I think this skews estimates of net wealth (which can only be estimated) upwards. For me to retire on 80% of my current income would require several million dollars (using various safe retirement rules published on the ‘net). But my father’s pension is not worth millions. It pays like it was worth millions. But when he dies, *poof*, it’s gone.
It’s why I found this guy’s essay so interesting: because by using the methodology used by the IRS (and not the Federal Reserve) using anonymized tax return data to estimate net wealth, the estimated amount of money necessary to enter the top 1% of wealth (not income, wealth) is considerably less.
Around $1.2 million (as of 2011, or around $1.3 million in today’s dollars).
Until recently, most studies just broke out the top 1% as a group. Data on net worth distributions within the top 1% indicate that one enters the top 0.5% with about $1.8M, the top 0.25% with $3.1M, the top 0.10% with $5.5M and the top 0.01% with $24.4M. Wealth distribution is highly skewed towards the top 0.01%, increasing the overall average for this group. The net worth for those in the lower half of the top 1% is usually achieved after decades of education, hard work, saving and investing as a professional or small business person. While an after-tax income of $175k to $250k and net worth in the $1.2M to $1.8M range may seem like a lot of money to most Americans, it doesn’t really buy freedom from financial worry or access to the true corridors of power and money. That doesn’t become frequent until we reach the top 0.1%.
In other words, financial security is increasingly eluding our grasp. And unless you inherited a small fortune or built a large business and successfully sold it off, your net worth will probably never crest the $5 million mark (putting you in the top 0.1% of wealth).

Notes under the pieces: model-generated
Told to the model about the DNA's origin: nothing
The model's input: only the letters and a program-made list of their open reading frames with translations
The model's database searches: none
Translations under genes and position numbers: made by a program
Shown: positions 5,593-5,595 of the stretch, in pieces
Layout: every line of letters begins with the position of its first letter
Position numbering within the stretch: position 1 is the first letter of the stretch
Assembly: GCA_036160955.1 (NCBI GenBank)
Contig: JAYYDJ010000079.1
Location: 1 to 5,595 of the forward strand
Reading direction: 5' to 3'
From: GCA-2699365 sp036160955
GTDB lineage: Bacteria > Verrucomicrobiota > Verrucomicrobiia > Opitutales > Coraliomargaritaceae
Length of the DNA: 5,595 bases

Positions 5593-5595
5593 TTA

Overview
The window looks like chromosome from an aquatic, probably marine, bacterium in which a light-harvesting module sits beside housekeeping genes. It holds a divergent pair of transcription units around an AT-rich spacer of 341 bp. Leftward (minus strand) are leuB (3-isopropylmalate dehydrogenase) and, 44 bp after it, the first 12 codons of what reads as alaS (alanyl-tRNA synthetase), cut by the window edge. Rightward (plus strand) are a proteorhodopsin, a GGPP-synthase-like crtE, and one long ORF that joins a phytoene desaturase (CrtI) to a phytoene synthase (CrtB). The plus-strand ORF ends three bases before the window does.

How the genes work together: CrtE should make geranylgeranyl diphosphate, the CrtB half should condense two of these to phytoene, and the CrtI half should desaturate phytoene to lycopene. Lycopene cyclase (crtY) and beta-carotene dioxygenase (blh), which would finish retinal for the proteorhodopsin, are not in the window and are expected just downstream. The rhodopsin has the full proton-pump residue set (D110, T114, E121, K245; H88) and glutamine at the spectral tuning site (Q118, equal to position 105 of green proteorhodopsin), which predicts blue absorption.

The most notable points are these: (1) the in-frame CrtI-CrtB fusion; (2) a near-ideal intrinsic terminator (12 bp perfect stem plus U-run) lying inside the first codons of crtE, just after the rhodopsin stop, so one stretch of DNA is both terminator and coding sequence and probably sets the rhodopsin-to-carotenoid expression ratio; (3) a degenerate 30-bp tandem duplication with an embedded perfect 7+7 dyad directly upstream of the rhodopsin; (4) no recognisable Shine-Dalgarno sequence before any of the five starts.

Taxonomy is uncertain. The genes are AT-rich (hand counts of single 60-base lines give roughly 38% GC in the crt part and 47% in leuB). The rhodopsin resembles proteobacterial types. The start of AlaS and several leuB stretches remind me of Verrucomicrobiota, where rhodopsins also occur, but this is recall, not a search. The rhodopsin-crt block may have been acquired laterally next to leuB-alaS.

No matter how much you make in salary.
I find stuff like this interesting.
But I do want to make an observation.
Unless you were part of the ruling class during medieval times, you worked until you died. There was no “financial security”–and in the turbulent periods of medieval times, there may be little political security as ruling lords often fought each other for land and status.
In fact, the very notion of “retirement” is a recent invention. Previously as one aged, large extended families may take care of you. But it was not so you could relax; Native American tribes would take care of the elderly in the same way they would take care of the sick and ailing: if you can’t work, your family would take care of you until you died. If resources were tight, they may cut their losses–and leave you in the wilderness to die on your own, or put you on the ice flow to allow you to die at sea.
But we invented the notion of retirement on the theory that we needed to make space for the younger to obtain jobs–yet notice, we set the retirement age at roughly the life expectancy age: meaning chances were, when Social Security was invented, you’d die before you received a dime. And even if you collected, chances are you were only collecting around 12 years of retirement on average.
So I suspect this notion of financial security eluding our grasp was a fiction — and most of us will be working (even if just part time) supplementing our income up until the day we die.
Even those in the top 1%.